Students react to proposed TikTok ban

CHATTANOOGA, Tenn. (WDEF) – Students at schools across Tennessee may soon not be able to access TikTok on a school’s WiFi.

This comes as federal legislators have unveiled legislation that could be used to ban the increasingly popular social media platform.

Emily Foster, a student at the University of Tennessee at Chattanooga (UTC), said of the ban, “I mean I don’t really feel like it’s necessary, students are going to watch TikTok no matter what.”

Another UTC student Jackson Baker, said, “I personally love TikTok and if it gets banned, I’ll be hurting for sure.”

Tennessee House Bill 1445 aims to prohibit colleges from letting anyone on campus internet access any social media platforms that are headquartered in China.

The bill was amended from its original state where it banned all social media headquartered outside of the United States.

TikTok is the primary social media used in America from China, as TikTok says it has over a billion users globally.

Many TikTok users in America are of Generation Z, the generation who is most likely to use this app on campus WiFi.

UTC student Austin Roller said, “I think that’s a horrible idea. First off, college students love TikTok, a lot of great content on there, but also if you’re worried about the servers getting hacked into, get better servers.”

Tennessee Attorney General Jonathan Skrmetti said in a statement that his office believes TikTok is violating state consumer protections law by targeting their app to youth, and he believes the app negatively impacting their mental health.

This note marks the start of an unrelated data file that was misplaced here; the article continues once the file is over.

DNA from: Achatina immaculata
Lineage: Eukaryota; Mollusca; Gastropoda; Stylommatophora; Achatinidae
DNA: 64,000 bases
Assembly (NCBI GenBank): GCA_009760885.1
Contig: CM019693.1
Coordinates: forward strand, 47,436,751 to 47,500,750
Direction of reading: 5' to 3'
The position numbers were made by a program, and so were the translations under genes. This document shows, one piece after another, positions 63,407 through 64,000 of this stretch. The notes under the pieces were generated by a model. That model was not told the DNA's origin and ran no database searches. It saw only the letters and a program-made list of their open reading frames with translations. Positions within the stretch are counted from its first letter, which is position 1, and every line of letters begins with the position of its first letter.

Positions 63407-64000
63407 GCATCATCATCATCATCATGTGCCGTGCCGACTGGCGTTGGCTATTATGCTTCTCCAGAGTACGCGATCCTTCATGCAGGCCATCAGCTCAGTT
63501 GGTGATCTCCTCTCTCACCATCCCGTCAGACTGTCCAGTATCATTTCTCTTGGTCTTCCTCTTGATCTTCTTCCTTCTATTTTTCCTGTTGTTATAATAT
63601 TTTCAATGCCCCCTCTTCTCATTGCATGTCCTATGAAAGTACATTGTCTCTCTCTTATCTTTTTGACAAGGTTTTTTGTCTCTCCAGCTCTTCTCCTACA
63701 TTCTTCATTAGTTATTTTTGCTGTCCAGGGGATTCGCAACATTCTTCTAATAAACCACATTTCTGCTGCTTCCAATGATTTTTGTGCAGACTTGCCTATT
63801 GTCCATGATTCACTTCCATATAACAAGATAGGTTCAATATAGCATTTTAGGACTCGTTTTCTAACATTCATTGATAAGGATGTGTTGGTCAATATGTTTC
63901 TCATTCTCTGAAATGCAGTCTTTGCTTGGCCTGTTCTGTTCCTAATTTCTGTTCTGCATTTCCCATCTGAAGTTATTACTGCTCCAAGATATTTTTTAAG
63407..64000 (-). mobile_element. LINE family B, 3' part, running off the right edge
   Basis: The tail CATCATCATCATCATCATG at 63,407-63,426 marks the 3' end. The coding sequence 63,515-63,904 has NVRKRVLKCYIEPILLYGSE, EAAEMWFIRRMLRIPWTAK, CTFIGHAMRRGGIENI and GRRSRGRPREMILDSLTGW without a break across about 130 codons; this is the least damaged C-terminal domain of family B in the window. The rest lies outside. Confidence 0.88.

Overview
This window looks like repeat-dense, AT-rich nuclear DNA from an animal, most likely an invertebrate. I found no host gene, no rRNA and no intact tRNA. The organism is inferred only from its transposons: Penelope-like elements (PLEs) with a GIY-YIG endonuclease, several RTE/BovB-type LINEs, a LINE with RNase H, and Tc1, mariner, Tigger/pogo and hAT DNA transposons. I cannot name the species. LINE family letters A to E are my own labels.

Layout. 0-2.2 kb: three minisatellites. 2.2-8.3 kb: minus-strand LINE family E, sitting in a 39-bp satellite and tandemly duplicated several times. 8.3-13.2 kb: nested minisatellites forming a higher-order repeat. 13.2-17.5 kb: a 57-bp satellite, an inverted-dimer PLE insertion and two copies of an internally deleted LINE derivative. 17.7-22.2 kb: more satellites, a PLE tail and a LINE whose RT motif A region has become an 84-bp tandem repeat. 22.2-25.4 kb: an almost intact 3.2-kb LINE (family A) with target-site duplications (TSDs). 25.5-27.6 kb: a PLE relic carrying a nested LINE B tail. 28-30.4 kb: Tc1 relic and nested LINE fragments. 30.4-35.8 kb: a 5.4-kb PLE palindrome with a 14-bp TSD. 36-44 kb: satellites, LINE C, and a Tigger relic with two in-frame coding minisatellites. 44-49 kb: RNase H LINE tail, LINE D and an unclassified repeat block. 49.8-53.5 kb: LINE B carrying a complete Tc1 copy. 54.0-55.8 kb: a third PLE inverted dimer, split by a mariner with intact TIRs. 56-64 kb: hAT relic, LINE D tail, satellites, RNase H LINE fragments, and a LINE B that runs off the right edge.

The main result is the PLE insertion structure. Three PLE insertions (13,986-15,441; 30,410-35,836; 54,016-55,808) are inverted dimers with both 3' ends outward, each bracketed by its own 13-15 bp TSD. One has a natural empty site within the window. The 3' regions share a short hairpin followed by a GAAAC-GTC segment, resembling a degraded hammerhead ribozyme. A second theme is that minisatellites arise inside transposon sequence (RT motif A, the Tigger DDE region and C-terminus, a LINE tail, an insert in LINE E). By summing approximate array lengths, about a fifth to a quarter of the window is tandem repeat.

TikTok is also receiving criticism at a federal level, as a new piece of bipartisan legislation called the RESTRICT Act was filed yesterday.

Virginia Senator Mark Warner believes TikTok could be used as spyware by the Chinese Communist Party (CCP), as TikTok’s parent company, ByteDance, is headquartered in Beijing.

UTC student Collin Thompson said,”Any type of ban on social media is also kind of interesting to look at. I think since recent things have been happening, figuring out Chinese spyware, stuff like that, I think TikTok being owned by a Chinese company, which is usually owned by the CCP, I usually don’t like that.”

There are concerns among students that it could stifle their free speech.

Foster said, “Yeah, but we’re college students, like, let us do what we want. We won’t bother you.”

Thompson added, “Any type of suppression or any type of social media being shut down, or any type of people using it, definitely is a violation of First Amendment Rights, but when it is not owned by an American I understand why stuff would be shut down.”

The bill has to be passed in the House before it heads to Governor Bill Lee’s desk.

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(Courtesy: MGN)

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